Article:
Disturbed by the meeting, the executive nervously began reaching for his documents before being relaxed by the chief, he said, declining to be named when referring to the private meeting. As he left, Sheikh Maktoum passed on his direct number.

Sheikh Maktoum, who is also known as Dubai’s deputy prime minister and deputy ruler, sometimes asks for updates on specific projects late at night or on weekends, a banker said.

“Since Sheikh Maktoum took over, there has been a positive change in the UAE stock exchange,” said Tarek Fadlallah, head of Middle East operations at Nomura Asset Management. “He’s the son of the ruler of Dubai, and he’s coming to adapt to a rapidly changing generation, which definitely helps.”

Sheikh Maktoum aims to ensure that Dubai does not repeat the crisis of 2009, when it needed a $20 billion bailout from Abu Dhabi. When Sheikh Maktoum was in his early 20s and Dubai was on the verge of default, he sought details of his finances from Al-Shaikh, then treasurer.

“He asked me to sit with him and let him check the numbers,” Al-Shaikh said. “He wanted to know where exactly the pressure points were and what caused them.”

Dubai now faces new obstacles. Earlier this year, the UAE was added to the so-called “grey list” of the Paris-based regulator, the Financial Action Task Force, in a sign of shortcomings in the Gulf state’s handling of illicit funds. Since then, the UAE has said it will strengthen extradition agreements.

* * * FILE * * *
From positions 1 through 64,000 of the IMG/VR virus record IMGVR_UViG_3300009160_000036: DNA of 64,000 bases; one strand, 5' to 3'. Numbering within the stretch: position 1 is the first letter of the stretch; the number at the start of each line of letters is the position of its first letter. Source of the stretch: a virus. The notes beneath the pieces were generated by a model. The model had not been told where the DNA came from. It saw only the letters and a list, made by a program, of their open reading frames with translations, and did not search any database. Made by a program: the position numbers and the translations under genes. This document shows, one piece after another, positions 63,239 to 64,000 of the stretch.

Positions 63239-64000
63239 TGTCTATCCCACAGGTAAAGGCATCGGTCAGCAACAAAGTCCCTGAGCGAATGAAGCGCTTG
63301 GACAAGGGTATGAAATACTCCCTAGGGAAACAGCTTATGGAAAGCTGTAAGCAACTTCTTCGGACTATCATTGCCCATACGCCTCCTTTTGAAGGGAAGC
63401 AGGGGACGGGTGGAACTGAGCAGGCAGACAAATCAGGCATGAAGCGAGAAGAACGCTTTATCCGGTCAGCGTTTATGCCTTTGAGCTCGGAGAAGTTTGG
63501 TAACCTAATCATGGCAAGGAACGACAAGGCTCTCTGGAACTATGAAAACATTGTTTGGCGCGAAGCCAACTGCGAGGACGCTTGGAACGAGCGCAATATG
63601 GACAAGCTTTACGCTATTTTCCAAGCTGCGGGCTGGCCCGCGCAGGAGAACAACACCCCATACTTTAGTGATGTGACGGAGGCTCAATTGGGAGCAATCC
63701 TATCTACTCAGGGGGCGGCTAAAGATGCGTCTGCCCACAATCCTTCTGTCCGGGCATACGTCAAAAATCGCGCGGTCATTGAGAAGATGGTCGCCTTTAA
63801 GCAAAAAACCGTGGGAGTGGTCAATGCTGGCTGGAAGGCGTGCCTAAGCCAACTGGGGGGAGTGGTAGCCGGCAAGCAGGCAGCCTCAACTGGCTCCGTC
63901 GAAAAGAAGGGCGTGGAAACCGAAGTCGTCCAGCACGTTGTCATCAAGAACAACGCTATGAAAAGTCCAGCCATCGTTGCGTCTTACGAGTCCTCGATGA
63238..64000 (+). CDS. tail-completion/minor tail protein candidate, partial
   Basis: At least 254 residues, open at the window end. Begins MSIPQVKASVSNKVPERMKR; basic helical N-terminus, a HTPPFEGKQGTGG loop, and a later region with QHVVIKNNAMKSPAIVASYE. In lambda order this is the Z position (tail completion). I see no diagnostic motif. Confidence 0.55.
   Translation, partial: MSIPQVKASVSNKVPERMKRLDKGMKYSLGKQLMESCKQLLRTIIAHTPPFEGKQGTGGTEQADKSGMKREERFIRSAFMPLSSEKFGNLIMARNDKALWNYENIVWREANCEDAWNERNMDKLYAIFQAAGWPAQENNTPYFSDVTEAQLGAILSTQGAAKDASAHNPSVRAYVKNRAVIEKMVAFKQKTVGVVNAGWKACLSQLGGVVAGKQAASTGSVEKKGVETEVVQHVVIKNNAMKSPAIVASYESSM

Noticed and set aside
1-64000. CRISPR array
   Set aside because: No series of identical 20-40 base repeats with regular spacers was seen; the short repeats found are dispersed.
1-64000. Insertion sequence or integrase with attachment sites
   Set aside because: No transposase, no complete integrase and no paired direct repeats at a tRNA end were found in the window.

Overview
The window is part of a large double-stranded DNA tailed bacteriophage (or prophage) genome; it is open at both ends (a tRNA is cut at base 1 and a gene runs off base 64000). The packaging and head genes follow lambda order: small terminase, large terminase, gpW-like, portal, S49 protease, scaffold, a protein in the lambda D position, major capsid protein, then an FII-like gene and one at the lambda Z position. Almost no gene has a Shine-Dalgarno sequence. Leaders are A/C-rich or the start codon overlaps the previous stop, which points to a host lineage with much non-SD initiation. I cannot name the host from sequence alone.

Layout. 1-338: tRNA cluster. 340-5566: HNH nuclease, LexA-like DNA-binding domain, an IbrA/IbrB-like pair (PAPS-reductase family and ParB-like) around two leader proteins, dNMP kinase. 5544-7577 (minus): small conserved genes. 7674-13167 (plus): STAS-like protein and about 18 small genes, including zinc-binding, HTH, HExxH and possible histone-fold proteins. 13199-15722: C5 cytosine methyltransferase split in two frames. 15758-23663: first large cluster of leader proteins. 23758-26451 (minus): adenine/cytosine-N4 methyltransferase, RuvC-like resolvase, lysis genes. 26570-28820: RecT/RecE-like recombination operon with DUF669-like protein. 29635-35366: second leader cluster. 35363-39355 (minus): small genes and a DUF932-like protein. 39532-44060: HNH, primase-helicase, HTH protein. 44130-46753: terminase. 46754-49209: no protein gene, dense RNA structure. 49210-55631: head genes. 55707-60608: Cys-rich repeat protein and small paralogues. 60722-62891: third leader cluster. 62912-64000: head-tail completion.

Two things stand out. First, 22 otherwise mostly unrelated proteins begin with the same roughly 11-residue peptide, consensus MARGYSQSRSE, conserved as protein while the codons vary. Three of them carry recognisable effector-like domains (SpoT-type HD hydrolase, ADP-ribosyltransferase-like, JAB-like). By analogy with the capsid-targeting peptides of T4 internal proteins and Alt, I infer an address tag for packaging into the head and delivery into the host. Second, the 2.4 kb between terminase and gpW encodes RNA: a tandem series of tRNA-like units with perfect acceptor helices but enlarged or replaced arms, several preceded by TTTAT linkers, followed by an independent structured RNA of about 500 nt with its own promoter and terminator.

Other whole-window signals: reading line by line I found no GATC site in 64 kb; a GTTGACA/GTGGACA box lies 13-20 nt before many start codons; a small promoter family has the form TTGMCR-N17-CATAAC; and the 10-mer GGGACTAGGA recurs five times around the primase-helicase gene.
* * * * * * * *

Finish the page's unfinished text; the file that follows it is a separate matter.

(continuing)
International scrutiny over how Dubai handles illicit finance has increased since Russia invaded Ukraine. Politically, the UAE maintains ties with Russia. Emirati officials have said privately that the country will comply with international sanctions.

Saudi Arabia, which opened up under Crown Prince Mohammed bin Salman, the millennial de facto leader, has also begun to attract foreign talent who might normally end up in Dubai.

The UAE has responded by working to make the country more attractive to foreign companies and encourage entrants to take root. It legalized cohabitation for unmarried couples, allowed expatriates to marry, divorce and use their country’s inheritance laws, and removed the requirement for a drinking license. It also removes the need for a local partner to do business. It launched a long-term visa program and selectively opened the door to granting Emirati citizenship, a rare move in the Gulf.

How Dubai navigates the next chapter will come down to the dynamics between the two brothers, as Sheikh Hamdan eventually succeeds his father as the face of the city, while Sheikh Maktoum cements his role as a digital human.

When Sheikh Maktoum was first appointed, “expectations were low,” said Jim Krane, author of the 2009 book The City of Gold: Dubai and the Capitalist Dream“He’s an unknown number of kids. But he’s so compelling because of the strength of his personality and his willingness to be involved.”